“Let us work together to replace despair with HOPE, fear with human SECURITY and humiliation with DIGNITY”

St. Susanna hosts visitors from ‘twin’ church in Jordan

Students from a Catholic school in Karak, Jordan are in town to spread a message of peace.

Students from a Catholic school in Karak, Jordan are in town to spread a message of peace.

As part of the Children’s Peace Program of the Holy Land Christian Ecumenical Foundation, the five students and their teacher traveled 24 hours to stay with families from the St. Susanna Catholic Church in Mason, which paid $15,000 to cover the costs.

The students will take classes with St. Susanna’s students and experience American life for the next six weeks.

It’s been an eye-opening experience, said Julie Heyob, principal at St. Susanna’s school.

"I think there are more similarities than differences," Heyob said. "Children are children wherever they go."

Laith Halaseh, 13, said at home they watch American TV shows like According to Jim and Malcolm in the Middle. Laith, who went golfing with his host family, said they also have sports like soccer, baseball and basketball.

"But we don’t have golfers," Laith said.

For years, St. Susanna has "twinned" with the Jordanians’ church, Our Lady of the Rosary, one of the only Christian churches in a largely Muslim country. Miriam Jacobs visited Karak last year. The St. Susanna parish member said she could have stayed a month longer, because of the warm hospitality she experienced. Life in Jordan does take some getting used to though. Jacobs said there’s a call to prayer early in the morning from the mosques, and there are check points when driving where armed gunmen ask who you are and where you are going.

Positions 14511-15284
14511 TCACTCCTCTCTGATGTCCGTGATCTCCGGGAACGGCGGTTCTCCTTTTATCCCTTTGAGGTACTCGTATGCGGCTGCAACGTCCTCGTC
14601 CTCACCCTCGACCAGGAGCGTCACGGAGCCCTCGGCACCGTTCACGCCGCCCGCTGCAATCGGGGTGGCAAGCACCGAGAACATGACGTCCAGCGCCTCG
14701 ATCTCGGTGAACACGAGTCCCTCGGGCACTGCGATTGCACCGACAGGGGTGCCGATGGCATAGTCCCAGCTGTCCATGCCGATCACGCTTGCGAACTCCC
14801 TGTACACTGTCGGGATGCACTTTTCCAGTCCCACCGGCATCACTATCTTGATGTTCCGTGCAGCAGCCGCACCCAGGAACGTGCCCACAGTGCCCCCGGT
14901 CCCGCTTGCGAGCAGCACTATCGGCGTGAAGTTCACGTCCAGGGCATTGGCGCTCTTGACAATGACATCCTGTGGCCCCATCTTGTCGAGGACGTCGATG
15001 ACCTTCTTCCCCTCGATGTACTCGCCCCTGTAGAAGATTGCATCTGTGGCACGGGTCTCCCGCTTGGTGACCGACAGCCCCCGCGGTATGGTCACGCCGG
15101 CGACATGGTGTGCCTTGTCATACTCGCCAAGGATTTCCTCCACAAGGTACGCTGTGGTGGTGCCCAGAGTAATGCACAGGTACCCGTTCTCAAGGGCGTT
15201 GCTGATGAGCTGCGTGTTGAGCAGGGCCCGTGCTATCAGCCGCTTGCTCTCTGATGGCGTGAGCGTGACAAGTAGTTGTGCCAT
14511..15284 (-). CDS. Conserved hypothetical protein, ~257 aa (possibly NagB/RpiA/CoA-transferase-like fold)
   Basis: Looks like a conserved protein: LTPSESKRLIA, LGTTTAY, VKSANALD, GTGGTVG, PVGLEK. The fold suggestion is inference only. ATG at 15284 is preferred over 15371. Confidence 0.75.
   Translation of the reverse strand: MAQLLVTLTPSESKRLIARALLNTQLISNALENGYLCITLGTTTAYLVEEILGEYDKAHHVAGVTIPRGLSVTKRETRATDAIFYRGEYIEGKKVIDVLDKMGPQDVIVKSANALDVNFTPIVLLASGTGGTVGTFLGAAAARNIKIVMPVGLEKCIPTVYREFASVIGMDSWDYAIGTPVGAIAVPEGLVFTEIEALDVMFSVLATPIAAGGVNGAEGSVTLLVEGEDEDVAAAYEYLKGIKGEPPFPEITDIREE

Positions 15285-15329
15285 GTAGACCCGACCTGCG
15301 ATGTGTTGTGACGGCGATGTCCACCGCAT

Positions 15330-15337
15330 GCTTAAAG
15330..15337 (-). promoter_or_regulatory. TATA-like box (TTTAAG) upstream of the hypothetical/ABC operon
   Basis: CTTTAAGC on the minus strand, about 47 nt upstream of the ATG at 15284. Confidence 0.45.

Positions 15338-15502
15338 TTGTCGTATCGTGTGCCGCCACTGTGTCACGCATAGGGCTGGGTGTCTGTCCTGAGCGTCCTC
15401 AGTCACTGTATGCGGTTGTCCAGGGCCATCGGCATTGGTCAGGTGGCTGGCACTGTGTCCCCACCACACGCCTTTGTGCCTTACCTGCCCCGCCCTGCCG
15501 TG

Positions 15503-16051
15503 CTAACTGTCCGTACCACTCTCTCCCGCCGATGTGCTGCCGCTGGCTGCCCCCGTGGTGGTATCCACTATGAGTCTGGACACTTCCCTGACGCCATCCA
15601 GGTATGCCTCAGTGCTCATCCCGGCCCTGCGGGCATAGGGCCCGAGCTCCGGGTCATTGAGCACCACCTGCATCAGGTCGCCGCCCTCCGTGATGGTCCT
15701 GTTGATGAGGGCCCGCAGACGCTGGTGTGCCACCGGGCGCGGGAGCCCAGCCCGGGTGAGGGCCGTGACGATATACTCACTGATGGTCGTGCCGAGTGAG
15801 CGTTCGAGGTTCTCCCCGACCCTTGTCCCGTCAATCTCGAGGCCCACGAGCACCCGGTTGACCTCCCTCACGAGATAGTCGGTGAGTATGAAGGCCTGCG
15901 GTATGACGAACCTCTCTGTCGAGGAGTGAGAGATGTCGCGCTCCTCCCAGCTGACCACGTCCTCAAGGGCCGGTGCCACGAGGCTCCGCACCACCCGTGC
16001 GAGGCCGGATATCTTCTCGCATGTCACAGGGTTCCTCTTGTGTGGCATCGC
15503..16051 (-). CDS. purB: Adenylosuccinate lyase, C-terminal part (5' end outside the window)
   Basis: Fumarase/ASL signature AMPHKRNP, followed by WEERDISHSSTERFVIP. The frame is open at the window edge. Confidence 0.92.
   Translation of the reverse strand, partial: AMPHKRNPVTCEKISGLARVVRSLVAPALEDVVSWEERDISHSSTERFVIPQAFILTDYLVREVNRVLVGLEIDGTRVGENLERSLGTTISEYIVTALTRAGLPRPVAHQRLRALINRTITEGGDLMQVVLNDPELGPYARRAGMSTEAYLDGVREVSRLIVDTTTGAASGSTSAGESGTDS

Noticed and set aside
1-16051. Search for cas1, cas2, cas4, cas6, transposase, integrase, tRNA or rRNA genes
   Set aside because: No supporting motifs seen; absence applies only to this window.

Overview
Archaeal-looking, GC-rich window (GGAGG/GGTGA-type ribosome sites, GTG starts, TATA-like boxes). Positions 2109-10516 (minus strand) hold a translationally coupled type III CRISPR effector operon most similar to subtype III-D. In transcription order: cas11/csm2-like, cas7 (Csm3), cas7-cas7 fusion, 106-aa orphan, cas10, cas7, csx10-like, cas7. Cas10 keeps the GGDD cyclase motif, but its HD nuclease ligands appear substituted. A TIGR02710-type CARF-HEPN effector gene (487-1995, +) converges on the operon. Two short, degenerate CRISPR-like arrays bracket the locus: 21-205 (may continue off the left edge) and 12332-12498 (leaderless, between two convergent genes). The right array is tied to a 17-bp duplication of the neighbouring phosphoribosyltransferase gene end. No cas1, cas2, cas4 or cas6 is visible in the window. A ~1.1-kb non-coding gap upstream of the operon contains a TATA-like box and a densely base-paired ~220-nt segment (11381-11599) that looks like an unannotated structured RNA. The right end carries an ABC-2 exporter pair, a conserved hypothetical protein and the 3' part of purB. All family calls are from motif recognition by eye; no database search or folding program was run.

Thomas Al-Madanat, 14, said the purpose of his group’s visit is to show how Christians and Muslims can live together in peace.

"We have peace in Jordan. It’s like an oasis where Muslims and Christians get along," Thomas said.

To those who choose to discriminate or cause harm to another because of differences in race, creed or culture, Thomas extends an olive branch.

"Try to show them that we are all human. No one has the right to take away what God made," Thomas said. "Violence is not the answer."

At the end of their stay, the group will travel to Washington, D.C., where they will make a presentation to the Holy Land Christian Ecumenical Foundation.

2007-10-08T00:00:00+00:00 October 8th, 2007|Categories: News|